8. 17/12/2013, cherrybrulee wrote

    Bengt, Im really tired of these Moneyweek emails which are continually pushing fracking at the investor and misinforming people.
    I love Britain and I love the countryside. I want to preserve the beauty of this country and am extremely concerned about the cocktail of carcinogens injected into the water supply, the earthquake risk, and using of too much water by industry.
    This could poison the environment on which we are trying to live and is worse than pointless form of short term investment.
    Not only that, the huge amount of energy taken to create shale gas cancels out using it so it does not create energy.
    I want to invest ETHICALLY and this continual pushing of ‘natural gas’ is turning me off Moneyweek.

  9. 18/12/2013, One of many wrote

    Bengt, this is starting to sound like propaganda – particularly now you are putting words into the mouths of your audience. If you really feel the average Right Side reader has his finger on the pulse then you need to take note of the comments above. There is more to life than a large nest egg, and there is more to sustainable economics than ‘heat vs eat’.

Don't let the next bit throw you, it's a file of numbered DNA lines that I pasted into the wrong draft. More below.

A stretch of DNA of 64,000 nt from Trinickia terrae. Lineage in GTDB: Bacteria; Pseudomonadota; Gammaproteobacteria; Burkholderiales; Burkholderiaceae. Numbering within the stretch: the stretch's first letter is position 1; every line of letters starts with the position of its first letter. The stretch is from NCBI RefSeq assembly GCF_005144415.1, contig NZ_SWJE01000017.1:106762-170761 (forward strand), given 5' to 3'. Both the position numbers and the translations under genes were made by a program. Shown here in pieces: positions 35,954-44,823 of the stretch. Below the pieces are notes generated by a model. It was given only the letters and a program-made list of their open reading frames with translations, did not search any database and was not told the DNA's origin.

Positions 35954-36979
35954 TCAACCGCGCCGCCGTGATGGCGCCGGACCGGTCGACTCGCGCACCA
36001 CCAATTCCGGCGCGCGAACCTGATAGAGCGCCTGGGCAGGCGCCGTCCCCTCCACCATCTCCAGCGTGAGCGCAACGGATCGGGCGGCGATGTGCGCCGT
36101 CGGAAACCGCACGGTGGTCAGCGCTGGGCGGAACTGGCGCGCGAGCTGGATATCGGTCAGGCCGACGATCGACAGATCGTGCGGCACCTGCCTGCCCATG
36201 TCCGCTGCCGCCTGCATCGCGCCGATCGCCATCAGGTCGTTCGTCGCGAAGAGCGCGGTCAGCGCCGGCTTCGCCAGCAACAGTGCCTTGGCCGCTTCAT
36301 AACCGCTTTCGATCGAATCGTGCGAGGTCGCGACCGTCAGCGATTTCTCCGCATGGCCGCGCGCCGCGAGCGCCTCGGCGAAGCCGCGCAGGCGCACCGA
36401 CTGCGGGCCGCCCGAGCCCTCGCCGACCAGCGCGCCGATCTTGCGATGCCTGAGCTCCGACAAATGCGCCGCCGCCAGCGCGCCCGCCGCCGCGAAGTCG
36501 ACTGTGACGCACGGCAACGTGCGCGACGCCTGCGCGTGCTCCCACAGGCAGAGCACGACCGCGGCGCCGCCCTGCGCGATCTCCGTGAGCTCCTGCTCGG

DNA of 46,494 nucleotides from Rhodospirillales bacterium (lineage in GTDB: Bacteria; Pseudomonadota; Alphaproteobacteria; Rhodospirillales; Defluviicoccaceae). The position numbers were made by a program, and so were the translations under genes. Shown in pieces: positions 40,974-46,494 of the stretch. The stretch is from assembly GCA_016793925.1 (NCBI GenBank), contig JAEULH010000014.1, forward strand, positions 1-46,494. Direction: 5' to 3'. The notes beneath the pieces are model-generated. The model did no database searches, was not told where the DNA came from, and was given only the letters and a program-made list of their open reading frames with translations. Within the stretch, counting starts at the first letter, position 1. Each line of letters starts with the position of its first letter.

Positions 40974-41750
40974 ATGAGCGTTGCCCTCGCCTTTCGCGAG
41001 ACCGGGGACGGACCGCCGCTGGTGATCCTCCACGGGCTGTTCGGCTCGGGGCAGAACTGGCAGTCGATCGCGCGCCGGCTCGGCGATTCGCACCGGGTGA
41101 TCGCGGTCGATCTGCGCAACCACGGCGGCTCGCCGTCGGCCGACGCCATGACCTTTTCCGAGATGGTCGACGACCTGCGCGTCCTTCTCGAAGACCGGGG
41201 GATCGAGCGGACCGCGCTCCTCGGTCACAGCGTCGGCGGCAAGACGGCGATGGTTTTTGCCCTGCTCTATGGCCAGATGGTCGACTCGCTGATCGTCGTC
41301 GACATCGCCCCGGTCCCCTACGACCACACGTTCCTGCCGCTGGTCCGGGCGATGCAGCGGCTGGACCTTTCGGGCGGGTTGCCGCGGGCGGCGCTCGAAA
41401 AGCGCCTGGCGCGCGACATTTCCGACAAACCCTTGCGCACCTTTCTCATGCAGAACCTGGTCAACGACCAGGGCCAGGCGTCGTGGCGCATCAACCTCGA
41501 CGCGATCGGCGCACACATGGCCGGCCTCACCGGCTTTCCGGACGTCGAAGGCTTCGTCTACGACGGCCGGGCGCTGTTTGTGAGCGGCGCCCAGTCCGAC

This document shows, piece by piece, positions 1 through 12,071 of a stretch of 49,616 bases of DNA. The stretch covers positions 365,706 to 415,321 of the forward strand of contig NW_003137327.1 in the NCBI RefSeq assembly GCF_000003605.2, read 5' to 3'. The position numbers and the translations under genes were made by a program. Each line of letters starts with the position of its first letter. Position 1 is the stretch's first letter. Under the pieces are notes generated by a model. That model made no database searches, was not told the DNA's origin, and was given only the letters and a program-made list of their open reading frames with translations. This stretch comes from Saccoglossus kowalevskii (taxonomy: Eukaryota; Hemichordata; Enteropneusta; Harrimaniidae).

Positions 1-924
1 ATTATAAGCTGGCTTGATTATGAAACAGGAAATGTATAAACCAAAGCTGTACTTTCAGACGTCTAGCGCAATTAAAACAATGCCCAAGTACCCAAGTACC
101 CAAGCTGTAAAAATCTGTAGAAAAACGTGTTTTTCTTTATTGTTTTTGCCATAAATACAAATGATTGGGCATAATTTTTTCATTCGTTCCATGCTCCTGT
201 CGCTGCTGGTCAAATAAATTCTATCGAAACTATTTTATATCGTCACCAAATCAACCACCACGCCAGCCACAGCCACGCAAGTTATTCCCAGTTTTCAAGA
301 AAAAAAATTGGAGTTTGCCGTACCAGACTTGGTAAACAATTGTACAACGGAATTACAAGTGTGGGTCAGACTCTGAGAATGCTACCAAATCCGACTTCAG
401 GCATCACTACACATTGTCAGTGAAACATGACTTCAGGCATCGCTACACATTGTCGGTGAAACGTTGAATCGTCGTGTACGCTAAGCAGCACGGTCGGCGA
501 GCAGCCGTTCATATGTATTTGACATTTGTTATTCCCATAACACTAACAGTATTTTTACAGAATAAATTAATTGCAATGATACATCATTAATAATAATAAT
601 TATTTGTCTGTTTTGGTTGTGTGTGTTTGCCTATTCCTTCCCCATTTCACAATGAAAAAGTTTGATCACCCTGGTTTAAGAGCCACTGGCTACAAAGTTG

10. 18/12/2013, Vaddide wrote

    Quite simply civilisation and nature must go hand in hand .
    Sustainability must be our first priority in any endeavour .
    Fracking is attractive only to people that want to prop an overinflated economic system no matter what . Pure madness to me.

  11. 19/01/2014, dfl3tch3r wrote

    Surely the most important commodities/energies have to be Air, Water, and Sunlight (Heat) – to use water (lots of it) when some countries (Africa) don’t have enough of it is bad. To contaminate it locally is bad. Ok so we get the gas out of the ground but leave 50% of the water down there, the other 50% is contaminated. The companies say they recycle it but only for re-use in the fracturing process. Seems like they will need an awful lot of water considering one drill uses millions of litres of fresh water.
    Then there is the methane which escapes into the atmosphere. Ok so it occurs naturally but fracturing speeds up the process and the companies themselves say the only capture about 10% ?? – Oil Shale where you mine the rock and then process the kerogen at ground level, I can see how this is a more environmentally friendly process than fracturing shale for gas. Gas may well be cleaner than oil but the process and the operation is environmentally damaging.

  12. 19/01/2014, dfl3tch3r wrote

    ahh the Fleet street letter at £79.99 DD

  13. 02/02/2014, dfl3tch3r wrote

    wood group…..hmmm?…….and maybe Corac is another I have seen touted on here!